BAIER: Mollie?

HEMINGWAY: Obviously it's a bad deal. And obviously Barack Obama could have gotten a better deal. And one of the things that's very frustrating about it is the U.S. gave a lot at the front end with the hopes that Iran would have more to provide at the backend. So I think Mara is absolutely right here. The question is, you can agree that it's a bad deal, but what happens now? What happens if the U.S. departs but Iran and Europe stay together? Are we going to do secondary sanctions? What is the plan after this? It might be better to have some kind of construct around Iran than no construct, even though I think it's hard to say this is anything other than a very bad deal.

BAIER: I just want to go back to the Kerry thing very quickly, and this is Sarah Sanders on that whole shadow diplomacy charge.


SARAH SANDERS, WHITE HOUSE PRESS SECRETARY: I think the president spoke out about that clearly. And I don't think that we would take advice from somebody who created what the president sees to be one of the worst deals ever made. I'm not sure why we would start listening to him now.


BAIER: We talk about the Logan Act and Michael Flynn. Sally Yates did use the Logan Act against Michael Flynn and raised concerns about that in his dealings with the Russians. Yet there does not seem to be this big to do about Kerry.

LIASSON: The argument against that is they're not parallel. In other words, Michael Flynn was going to be a U.S. official really soon, so he could act as a shadow diplomats and say just in a matter of weeks here's what we're going to be doing. But John Kerry is not negotiating on behalf of the United States government with anybody. He's over there as a private citizen.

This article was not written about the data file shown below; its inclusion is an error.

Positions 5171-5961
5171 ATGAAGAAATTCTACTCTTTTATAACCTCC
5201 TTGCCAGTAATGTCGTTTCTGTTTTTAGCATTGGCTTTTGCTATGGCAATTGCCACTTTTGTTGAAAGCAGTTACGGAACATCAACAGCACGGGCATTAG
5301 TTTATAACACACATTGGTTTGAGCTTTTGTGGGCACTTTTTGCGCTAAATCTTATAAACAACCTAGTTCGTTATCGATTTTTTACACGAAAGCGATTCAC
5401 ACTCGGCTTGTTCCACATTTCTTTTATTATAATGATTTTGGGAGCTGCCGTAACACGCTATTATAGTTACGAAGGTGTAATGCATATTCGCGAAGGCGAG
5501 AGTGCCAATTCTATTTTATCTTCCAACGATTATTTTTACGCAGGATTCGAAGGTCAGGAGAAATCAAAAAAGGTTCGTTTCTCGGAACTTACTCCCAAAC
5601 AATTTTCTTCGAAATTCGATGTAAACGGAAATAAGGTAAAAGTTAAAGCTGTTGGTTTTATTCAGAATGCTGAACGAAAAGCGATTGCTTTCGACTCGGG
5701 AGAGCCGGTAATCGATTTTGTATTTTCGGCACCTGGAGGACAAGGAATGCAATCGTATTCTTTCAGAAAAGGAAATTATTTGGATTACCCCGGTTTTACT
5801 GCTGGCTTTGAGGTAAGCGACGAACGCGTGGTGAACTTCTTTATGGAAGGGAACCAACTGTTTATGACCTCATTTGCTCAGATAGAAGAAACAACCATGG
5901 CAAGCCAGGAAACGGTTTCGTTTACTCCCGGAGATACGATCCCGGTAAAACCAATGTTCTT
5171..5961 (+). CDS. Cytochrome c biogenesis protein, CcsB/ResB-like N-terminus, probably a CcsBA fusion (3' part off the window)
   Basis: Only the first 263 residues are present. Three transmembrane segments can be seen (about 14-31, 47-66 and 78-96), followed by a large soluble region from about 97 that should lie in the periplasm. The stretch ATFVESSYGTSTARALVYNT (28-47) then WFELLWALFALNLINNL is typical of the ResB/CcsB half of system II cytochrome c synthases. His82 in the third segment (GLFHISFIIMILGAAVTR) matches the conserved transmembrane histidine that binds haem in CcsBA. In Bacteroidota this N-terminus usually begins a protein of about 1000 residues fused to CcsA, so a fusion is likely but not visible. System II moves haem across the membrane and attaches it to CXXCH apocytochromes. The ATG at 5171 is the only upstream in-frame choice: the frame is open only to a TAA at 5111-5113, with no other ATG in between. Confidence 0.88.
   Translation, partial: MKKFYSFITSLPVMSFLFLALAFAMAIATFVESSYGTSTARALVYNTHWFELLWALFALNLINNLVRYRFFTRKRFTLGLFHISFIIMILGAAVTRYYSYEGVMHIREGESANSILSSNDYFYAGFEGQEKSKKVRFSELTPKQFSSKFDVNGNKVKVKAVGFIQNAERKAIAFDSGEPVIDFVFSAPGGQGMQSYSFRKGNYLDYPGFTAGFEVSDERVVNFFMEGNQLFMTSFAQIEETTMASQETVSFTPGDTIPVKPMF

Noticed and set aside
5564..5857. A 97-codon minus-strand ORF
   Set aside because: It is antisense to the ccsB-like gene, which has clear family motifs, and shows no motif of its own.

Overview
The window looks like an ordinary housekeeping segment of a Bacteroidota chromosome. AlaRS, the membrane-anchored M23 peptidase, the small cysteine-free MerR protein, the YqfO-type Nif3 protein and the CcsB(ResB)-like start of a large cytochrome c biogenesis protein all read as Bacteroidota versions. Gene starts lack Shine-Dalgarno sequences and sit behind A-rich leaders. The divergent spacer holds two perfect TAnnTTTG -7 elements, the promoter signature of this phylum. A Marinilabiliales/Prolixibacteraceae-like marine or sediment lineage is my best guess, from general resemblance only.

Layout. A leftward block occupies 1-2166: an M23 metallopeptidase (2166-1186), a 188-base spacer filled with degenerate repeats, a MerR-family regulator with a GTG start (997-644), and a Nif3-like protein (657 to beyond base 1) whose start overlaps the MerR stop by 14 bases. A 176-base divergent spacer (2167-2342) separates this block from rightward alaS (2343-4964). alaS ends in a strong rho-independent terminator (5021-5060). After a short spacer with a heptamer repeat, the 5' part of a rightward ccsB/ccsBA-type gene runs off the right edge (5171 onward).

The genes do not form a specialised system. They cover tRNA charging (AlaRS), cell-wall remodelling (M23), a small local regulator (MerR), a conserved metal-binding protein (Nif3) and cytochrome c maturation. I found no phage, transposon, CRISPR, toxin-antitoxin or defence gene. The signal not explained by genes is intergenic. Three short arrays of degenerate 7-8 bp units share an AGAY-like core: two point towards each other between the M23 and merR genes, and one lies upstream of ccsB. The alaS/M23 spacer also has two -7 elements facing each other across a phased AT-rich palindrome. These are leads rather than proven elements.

HEMINGWAY: As you pointed out, though, he's talking to Iran because I think there is this idea if Iran and Europe can save the Obama deal that will be good enough for the people who crafted that deal. That absolutely is doing sort of freelance --

LIASSON: Yes, but he's not working on behalf of the United States government.

HEMINGWAY: That's the whole point.

BAIER: He's outside of the administration. Here is Rouhani on that essentially no change will occur.


ROUHANI: No change will occur in our lives next week. We have devised plan for any possible decision that Trump might make and we'll resist to it. We tell the whole world, America, Europe, the east and the west, we will not negotiate with anyone over our country's weapons and defense. We will build and stockpile weapons, equipment, and missiles as much as our country requires.



BEVAN: You want to know why I think Trump is right that this is a bad deal, because the Iranians are so excited to keep it. They're doing everything they can to try and stay in this deal, and I think that's one of the tells. I'd also just add with John Kerry, if he wants to lobby and he wants to advocate, write an op-ed in the New York Times, send an open letter. But to meet privately with a foreign minister covertly to try and do this, that is unethical. That is inappropriate, as Joe Lieberman said.